be changed by this group. But will it be in the expected, manageable way --
as her sharklike boss (Patricia Clarkson) warns, some sympathy is inevitable
when you devote every waking moment to earning someone's trust -- or will
she go rogue?
The actors bringing this band of anarchists to life project enough wounded,
uncertain self-righteousness to distance them from the generic zealots more
often seen in this kind of tale, and Marling, working behind a couple of
layers of role-playing, keeps audiences guessing about what Sarah actually
believes. Batmanglij balances emotional tension with practical danger
nicely, a must in a story whose activist protagonists can make no
distinction between the personal and the political.
Camera Cinema Club 2012-13 Event Summary
May 19th - The East
The Camera Cinema Club screened The East, a suspenseful and provocative espionage thriller from acclaimed writer-director Zal Batmanglij and writer-actress Brit Marling, who stars as a former FBI agent starting a new career at an elite private intelligence firm that ruthlessly protects the interests of its A-list corporate clientele. A taped interview with the director/co-writer Zal Batmanglij was preceded by a lively discussion.
April 21st - In The House
The Camera Cinema Club screened In The House, director Francois Ozon's comedy/drama about a 16-year-old boy (Ernst Umhauer) who insinuates himself into the house of a fellow student from his literature class and writes about it in essays for his lit teacher (Fabrice
Luchini). Club Director Tim Sika led the post-film discussion.
March 17th - Upstream Color
The Camera Cinema Club screened Shane (Primer) Carruth's enigmatic and mysterious romantic thriller Upstream Color, a critically acclaimed festival favorite. A provocative discussion with Carruth -- who wrote, produced, directed, edited, photographed, did the music, and co-starred -- took audience questions at both morning and afternoon screenings via SKYPE.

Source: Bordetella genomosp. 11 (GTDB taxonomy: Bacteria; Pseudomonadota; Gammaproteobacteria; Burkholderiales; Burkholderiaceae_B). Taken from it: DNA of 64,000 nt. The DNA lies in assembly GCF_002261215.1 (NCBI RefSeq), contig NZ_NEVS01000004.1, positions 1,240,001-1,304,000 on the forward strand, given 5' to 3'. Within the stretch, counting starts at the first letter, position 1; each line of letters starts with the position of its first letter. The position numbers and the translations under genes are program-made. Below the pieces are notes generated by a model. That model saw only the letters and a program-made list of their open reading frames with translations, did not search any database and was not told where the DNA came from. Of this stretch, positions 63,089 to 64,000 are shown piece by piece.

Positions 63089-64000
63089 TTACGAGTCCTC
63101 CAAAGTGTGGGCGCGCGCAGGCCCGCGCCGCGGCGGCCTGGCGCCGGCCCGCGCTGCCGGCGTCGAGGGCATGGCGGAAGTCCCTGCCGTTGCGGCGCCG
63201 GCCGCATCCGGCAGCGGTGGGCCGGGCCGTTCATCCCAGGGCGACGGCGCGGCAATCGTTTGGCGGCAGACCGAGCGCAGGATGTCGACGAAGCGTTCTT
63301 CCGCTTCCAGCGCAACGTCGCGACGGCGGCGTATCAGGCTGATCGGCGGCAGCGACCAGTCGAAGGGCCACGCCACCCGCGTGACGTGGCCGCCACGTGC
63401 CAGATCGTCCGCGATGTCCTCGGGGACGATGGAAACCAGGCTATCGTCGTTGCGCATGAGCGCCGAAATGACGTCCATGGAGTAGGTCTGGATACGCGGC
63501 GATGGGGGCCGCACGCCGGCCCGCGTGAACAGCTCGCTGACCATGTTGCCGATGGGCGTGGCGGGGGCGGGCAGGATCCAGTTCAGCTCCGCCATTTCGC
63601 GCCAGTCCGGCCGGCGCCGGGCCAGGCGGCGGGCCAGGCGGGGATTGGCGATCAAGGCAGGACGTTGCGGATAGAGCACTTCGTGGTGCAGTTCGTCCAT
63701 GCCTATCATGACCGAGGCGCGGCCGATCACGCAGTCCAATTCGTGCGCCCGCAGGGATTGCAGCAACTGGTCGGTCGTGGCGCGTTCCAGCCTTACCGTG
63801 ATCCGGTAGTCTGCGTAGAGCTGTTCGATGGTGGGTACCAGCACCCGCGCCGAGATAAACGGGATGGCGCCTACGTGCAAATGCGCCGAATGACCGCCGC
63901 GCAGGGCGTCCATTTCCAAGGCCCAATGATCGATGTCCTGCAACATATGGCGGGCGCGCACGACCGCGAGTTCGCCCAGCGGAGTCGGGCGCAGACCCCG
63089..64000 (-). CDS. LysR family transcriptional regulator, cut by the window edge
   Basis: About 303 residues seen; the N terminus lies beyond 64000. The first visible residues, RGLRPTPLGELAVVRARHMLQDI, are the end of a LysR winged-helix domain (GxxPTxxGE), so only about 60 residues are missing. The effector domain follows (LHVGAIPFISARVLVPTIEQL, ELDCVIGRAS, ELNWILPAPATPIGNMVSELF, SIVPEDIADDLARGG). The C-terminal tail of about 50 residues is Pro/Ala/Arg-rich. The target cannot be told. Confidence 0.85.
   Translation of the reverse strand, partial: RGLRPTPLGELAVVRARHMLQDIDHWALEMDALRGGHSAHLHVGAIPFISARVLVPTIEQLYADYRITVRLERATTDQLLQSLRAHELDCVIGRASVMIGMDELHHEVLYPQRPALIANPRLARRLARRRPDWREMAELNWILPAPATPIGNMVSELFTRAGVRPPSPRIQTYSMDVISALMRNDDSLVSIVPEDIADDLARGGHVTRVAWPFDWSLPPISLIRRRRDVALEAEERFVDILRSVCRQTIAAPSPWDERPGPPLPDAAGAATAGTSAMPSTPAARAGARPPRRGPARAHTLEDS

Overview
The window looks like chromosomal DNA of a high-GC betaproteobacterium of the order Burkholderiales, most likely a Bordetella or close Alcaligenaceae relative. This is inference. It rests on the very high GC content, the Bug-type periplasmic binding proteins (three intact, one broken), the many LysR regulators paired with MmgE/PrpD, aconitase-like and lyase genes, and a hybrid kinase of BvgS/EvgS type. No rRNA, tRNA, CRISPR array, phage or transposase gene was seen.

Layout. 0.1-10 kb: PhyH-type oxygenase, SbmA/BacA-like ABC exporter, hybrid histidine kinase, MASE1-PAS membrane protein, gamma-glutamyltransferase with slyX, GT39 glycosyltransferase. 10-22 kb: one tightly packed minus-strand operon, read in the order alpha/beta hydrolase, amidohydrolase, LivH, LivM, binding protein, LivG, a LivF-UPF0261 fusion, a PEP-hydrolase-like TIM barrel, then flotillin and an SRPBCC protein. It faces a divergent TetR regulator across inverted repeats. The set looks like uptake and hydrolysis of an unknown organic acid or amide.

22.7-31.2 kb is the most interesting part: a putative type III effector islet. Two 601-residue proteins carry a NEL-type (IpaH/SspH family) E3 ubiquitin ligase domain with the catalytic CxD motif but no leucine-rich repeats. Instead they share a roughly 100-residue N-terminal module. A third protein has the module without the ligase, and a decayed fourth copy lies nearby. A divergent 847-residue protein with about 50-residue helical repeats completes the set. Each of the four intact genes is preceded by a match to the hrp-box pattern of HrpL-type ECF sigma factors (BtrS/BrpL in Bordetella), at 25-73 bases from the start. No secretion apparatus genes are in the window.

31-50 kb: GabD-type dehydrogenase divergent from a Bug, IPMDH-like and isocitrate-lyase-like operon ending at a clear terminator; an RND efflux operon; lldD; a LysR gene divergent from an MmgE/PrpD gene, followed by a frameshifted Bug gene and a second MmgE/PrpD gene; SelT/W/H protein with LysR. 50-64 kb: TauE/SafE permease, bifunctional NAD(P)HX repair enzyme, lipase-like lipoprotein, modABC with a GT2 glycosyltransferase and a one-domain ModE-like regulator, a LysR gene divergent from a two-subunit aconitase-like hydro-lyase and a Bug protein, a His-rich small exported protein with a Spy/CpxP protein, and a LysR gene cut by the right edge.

February 10th - Beyond The Hills / Lore
The Camera Cinema Club screened Christian Mungiu's Beyond The Hills (10:30 a.m.--Camera 7), based on true story about two young women at an Orthodox convent in Romania, and Cate Shortland's Lore (2:00 p.m.--Camera 12), tracking journey of five children across Germany at the end of World War II. Both films were submitted to the A.M.P.A.S. to represent their countries in the 85th Annual Academy Award competition for Best Foreign Language Film (Rumania and Australia, respectively).
January 13th - Things I Don't Understand
The Camera Cinema Club screened the indie-film-festival-hit Things I Don't Understand,
writer/director David Spaltro's story of changing, relationships, love, life and what comes after we die. David Spaltro spoke to audiences at the morning and afternoon screenings via SKYPE from Los Angeles.
November 18th - The Impossible
The Camera Cinema Club screened The Impossible, a powerful drama based on the true story of one family's survival of the 2004 Indian Ocean tsunami, and starring Naomi Watts and Ewan MacGregor. Conducting audience Q&As via SKYPE were producer Belen Atienza ("Pan's Labyrinth") at the 10:30 screening (from Spain) and screenwriter Sergio G. Sanchez ("The Orphanage") at the 2:00 p.m. screening (from London).
October 21st - The Sessions
The Camera Cinema Club inaugurated its 17th season with screenings of The Sessions, based on the poignantly optimistic autobiographical writings of California-based journalist and poet Mark O'Brien (John Hawkes), who lived most of his life in an iron lung and is determined -- at age 38 -- to lose his virginity. Taped Cinema Club comments were played from Helen Hunt, John Hawkes and writer/director Ben Lewin prior to a brief group discussion of the film.